Snoop Dogg should narrate every nature documentary from now on

The legendary rapper adds commentary to clips from the BBC nature series "Planet Earth" that would make Sir David Attenborough very proud.

dogggates.jpg

Snoop Dogg, narrator of nature films.

Snoop Dogg/Instagram screenshot by Chris Matyszczyk/CNET

Nature documentaries aren't the hottest pop-culture commodities. Sure, there's an occasional hit like the BBC documentary series "Planet Earth," but shows about lions pouncing on gazelles aren't exactly tearing up the TV ratings.

We may have found just the thing to bring the kids back to nature through their televisions: rapper and music legend Snoop Dogg.

The entertainment website Pigeons and Planes posted a video of the rapper narrating some footage from "Planet Earth" that's already scored millions of views and likes on Facebook. The video comes from a series of commentaries that Snoop Dogg did in 2015 for late-night talk show "Jimmy Kimmel Live."

The video, which posted earlier this month but just went viral in the last couple of days, features Snoop talking about some adorable creatures that he thinks are either beavers or mongooses but are actually otters. So he doesn't bring a lot of factual knowledge to a nature documentary, but he does make it more entertaining. He's like that kid in the back of the classroom who made fun of the educational film to you and your friends when the teacher wasn't looking.

Now that I've seen this, I really want a stuffy British narrator to read Snoop's script word for word. Just imagine the voice of someone like Sir David Attenborough over a video of otters saying things like, "They're going head up with him? They ain't scared of him?!?" and "I ain't never seen a gator get punked by no mongooses" along with the occasional bleeped curse word.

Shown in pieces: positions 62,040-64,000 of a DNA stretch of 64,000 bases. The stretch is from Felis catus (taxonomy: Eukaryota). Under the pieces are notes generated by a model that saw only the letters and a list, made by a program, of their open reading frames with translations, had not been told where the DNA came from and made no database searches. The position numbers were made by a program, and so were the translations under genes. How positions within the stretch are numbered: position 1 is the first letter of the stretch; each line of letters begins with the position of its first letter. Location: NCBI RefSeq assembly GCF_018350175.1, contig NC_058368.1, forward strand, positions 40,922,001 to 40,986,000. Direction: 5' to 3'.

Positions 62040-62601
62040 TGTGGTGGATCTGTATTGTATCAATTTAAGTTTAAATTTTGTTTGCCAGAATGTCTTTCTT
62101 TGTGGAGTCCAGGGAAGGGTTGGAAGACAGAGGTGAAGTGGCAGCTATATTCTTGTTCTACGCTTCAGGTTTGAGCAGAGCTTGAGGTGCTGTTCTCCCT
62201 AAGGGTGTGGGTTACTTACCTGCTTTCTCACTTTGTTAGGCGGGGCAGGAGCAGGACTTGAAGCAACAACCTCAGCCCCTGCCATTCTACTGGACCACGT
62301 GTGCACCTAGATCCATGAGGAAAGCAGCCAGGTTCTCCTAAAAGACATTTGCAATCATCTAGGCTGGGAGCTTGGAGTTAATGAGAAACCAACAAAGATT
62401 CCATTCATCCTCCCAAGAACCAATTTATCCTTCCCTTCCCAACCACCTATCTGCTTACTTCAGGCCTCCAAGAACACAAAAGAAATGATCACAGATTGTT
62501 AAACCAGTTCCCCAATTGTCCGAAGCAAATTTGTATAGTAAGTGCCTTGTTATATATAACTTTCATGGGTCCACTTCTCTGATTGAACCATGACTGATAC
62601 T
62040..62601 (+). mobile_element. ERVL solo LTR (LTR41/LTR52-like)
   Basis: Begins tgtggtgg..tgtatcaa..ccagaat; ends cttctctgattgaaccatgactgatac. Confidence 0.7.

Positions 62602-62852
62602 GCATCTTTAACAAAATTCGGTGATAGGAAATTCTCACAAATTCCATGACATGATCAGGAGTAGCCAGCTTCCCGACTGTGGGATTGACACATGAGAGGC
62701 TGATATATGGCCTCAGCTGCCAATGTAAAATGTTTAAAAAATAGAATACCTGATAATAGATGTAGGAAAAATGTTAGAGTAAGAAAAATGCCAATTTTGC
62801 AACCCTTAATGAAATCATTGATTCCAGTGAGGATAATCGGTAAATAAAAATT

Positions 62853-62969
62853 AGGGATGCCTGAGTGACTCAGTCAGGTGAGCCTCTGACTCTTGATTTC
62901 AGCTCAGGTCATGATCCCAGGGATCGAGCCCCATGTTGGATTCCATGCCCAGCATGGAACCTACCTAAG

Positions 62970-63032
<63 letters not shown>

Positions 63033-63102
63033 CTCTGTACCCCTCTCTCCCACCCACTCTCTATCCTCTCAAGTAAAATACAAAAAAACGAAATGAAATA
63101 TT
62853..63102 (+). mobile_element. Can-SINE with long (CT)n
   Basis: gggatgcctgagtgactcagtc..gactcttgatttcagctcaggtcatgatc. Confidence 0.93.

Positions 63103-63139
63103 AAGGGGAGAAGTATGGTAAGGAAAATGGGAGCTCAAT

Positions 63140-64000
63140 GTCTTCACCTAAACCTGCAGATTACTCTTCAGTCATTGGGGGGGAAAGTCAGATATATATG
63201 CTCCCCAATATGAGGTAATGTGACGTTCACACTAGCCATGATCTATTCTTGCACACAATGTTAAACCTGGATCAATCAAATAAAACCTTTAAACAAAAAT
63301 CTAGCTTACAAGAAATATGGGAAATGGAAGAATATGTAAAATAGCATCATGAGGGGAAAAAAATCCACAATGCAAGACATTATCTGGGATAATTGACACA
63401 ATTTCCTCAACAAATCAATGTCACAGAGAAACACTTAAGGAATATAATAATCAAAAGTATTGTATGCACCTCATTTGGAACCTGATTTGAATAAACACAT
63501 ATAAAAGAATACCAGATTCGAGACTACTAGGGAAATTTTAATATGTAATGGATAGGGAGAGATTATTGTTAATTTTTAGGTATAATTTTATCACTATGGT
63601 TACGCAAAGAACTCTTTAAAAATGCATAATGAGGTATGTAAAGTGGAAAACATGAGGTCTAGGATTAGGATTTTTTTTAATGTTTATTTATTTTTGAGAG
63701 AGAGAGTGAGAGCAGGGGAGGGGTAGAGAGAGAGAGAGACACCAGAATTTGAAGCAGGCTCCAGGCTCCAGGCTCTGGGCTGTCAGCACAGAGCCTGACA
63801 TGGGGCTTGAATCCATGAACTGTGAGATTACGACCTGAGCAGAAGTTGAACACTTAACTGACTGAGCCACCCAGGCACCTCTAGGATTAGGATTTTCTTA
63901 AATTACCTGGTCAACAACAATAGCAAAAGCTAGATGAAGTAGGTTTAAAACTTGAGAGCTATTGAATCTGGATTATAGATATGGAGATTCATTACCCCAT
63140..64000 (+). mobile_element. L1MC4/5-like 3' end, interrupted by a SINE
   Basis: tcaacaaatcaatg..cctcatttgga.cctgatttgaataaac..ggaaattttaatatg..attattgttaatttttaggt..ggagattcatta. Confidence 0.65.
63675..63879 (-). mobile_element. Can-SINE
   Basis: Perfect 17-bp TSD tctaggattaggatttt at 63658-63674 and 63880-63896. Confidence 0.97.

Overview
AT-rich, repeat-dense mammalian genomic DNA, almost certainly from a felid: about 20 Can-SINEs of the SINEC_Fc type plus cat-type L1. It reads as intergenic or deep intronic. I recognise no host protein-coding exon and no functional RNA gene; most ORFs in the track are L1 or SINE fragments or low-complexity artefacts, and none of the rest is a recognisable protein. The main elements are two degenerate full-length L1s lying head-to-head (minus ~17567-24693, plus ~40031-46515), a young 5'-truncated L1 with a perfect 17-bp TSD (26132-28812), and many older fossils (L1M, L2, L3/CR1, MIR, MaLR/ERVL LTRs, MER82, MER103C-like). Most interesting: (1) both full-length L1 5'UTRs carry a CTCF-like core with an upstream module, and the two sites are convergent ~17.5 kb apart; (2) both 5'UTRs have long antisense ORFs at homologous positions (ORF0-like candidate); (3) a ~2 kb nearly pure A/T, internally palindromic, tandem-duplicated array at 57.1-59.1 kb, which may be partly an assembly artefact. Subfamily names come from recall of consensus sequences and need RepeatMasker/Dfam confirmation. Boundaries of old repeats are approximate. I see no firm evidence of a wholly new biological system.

The footage Snoop is commentating on features a group of otters taking on a large crocodile. You might think the crocodile could easily make the otter part of its balanced breakfast, but otters can put up quite a tough fight against such a large, toothy predator.

In 2014, National Geographic spoke with reptile curator Terry Phillip about a series of viral photos of a river otter attacking a crocodile in Florida's Lake Woodruff National Wildlife Refuge.

Phillip told the magazine otters can be "voracious predators" and even the "apex" predator of their environment. Otters have very sharp teeth that can chomp through the guts of their prey easily, and they also have lots of energy. Even though an otter couldn't bite through the rough exterior of an alligator's back, it could tire an alligator out pretty quickly.

"The otter has sustainable energy, whereas the gator is like a grenade, with explosive energy that doesn't last long," Phillip told the magazine. "So the best tactic is to wear the gator out, which only takes a few minutes of thrashing and rolling around. Quite quickly it will be very tired, its muscles filled with lactic acid and no longer functioning."

I never thought I'd write this but the otter sounds like the most baller animal in all of nature.

(Via Music Times)

Featured Video